Paulist seminarian Tom Gibbons reflects on his formation experience and his life as a seminarian right now. Along the way, some questions will be will be answered, and a lot more will come up.
Click this banner to see the entire section.
That Must Be Difficult
The following relates to my time as a hospital chaplain this past summer in New York.
You never know what is going to be on the other side of that door. As a chaplain walking into the hospital room of a patient, there may be people who are anxiously awaiting surgery. There may be people who are packing up after an overnight stay and are delighted to be heading home. There may be people who were just told a few hours before that they only have weeks left to live.
One of the bigger jobs of the chaplain is to be empathetic with everyone on the other side of that door, to meet and encounter the feelings of the patients no matter where on the happy-or-sad scale, on the great-or-lousy continuum, on the joyous-or-defeated measuring stick they may land. And it’s not as if you have a lot of time to prepare for this diversity when you walk in the door… the patient’s physical illness is immediately available to you on the chart you walk in with; the patient’s emotional state is most decidedly not.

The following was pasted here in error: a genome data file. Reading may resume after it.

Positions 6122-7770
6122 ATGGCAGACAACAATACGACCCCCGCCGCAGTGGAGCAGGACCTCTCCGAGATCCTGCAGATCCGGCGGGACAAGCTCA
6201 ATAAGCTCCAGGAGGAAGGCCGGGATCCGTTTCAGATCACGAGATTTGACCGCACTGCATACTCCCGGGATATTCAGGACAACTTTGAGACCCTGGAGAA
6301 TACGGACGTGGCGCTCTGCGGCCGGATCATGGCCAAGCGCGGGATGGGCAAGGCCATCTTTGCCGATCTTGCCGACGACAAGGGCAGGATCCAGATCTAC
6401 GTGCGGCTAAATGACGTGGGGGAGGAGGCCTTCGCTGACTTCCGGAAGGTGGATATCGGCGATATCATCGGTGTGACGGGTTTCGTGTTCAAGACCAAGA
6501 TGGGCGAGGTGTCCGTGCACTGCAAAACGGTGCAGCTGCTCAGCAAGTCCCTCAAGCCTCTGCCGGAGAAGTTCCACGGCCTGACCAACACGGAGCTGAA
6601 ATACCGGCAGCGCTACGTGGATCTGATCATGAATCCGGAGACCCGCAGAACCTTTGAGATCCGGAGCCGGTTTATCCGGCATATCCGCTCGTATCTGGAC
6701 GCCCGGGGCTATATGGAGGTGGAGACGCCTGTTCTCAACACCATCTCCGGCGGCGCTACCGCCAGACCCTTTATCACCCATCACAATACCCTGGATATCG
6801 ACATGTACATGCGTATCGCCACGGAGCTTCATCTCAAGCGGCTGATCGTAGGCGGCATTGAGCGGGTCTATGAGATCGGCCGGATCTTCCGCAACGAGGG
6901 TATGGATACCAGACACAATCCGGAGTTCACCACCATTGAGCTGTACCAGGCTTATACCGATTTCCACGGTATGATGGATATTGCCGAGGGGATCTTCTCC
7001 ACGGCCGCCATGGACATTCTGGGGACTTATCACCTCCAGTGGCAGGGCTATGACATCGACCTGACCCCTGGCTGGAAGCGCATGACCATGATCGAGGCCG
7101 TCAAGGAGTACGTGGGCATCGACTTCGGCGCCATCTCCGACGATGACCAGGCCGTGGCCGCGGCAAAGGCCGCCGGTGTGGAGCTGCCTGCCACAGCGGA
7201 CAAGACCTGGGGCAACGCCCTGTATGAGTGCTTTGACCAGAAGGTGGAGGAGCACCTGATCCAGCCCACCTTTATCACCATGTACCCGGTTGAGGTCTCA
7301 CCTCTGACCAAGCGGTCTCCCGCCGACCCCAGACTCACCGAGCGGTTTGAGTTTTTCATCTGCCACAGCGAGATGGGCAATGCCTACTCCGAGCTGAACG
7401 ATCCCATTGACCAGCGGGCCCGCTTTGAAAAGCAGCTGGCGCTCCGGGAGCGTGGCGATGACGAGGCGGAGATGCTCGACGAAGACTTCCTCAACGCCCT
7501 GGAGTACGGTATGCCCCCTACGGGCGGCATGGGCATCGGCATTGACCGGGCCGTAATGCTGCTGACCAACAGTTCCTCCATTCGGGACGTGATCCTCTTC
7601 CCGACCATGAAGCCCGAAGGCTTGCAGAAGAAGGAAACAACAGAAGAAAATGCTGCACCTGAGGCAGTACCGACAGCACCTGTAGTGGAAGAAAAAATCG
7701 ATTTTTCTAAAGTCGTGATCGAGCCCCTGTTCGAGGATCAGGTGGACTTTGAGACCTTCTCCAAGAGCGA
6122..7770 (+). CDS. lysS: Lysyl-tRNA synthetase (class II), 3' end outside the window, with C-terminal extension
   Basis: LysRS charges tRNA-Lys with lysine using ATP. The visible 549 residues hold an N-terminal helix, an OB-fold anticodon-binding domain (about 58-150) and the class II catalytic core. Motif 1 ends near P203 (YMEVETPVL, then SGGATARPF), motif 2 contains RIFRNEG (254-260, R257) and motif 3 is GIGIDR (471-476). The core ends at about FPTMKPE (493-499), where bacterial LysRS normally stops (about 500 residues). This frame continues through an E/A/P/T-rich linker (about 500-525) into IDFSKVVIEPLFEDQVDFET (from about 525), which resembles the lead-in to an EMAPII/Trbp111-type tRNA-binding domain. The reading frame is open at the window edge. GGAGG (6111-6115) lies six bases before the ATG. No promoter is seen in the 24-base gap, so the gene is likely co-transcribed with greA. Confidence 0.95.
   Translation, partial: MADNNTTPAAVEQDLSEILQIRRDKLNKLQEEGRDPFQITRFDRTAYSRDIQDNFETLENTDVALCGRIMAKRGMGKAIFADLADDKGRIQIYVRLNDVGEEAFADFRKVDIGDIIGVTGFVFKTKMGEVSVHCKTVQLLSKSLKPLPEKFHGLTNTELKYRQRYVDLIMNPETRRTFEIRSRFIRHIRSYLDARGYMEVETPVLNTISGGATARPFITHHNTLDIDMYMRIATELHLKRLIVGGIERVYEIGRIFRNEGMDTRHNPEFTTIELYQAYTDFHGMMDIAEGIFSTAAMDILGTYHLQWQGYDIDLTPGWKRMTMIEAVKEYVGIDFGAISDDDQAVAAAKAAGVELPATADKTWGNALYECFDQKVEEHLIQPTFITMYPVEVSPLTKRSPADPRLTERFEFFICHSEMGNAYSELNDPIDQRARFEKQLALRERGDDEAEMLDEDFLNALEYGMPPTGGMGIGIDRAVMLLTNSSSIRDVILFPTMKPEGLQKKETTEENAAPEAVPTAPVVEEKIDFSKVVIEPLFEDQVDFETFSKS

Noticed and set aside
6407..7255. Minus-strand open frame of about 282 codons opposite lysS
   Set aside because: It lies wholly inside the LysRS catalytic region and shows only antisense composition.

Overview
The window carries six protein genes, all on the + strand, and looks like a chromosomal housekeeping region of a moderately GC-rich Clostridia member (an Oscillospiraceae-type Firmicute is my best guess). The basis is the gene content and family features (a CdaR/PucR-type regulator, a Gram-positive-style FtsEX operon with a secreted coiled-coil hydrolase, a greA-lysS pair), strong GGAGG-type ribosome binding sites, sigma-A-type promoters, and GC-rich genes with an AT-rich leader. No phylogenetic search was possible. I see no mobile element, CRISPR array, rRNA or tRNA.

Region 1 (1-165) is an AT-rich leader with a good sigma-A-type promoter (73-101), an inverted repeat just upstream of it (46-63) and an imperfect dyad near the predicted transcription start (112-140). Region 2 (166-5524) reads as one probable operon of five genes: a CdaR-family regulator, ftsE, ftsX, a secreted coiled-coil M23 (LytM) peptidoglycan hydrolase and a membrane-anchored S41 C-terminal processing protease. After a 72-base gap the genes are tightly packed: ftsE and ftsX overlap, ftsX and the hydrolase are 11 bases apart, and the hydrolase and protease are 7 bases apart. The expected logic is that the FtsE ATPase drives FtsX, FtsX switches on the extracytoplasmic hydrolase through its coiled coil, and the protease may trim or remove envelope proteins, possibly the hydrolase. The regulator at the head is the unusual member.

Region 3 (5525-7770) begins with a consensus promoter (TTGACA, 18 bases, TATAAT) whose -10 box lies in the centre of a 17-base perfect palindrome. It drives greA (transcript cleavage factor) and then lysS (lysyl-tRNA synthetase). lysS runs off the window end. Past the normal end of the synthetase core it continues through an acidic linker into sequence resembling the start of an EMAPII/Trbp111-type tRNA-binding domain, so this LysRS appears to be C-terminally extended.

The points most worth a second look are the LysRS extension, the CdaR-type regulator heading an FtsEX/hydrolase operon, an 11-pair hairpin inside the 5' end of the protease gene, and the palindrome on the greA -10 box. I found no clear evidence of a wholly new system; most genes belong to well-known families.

So a tool we as chaplains-in-training were quickly introduced to as a means of establishing empathy with the patient is, “That must be difficult.” The phrase “That must be difficult” is the Swiss Army Knife of empathic communication, because for whatever reason you may not be fully prepared at that moment to meet the patient where he or she is at. Your relationship has been strained with a close relative? “That must be difficult.” The beds are uncomfortable and your snoring neighbor keeps you up at night? “That must be difficult.” A flesh eating virus has eaten half of your leg in one afternoon and is now heading straight for your crotch? “That must be difficult.”
Of course—lest one devolve into a walking “Dr. Katz”—a good chaplain should not spend all of his or her time coasting among such clichéd generalities. Rather, these kinds of tools are meant to be a raft that can help carry the listener over the rivers that divide us all from knowing the full experience of another. Rivers whose depth, width, and currents may vary depending on the amount of understanding and love that those people have experienced in their lives before they encounter the trusty hospital chaplain. Rivers that the hospital chaplain may have never had to himself cross before.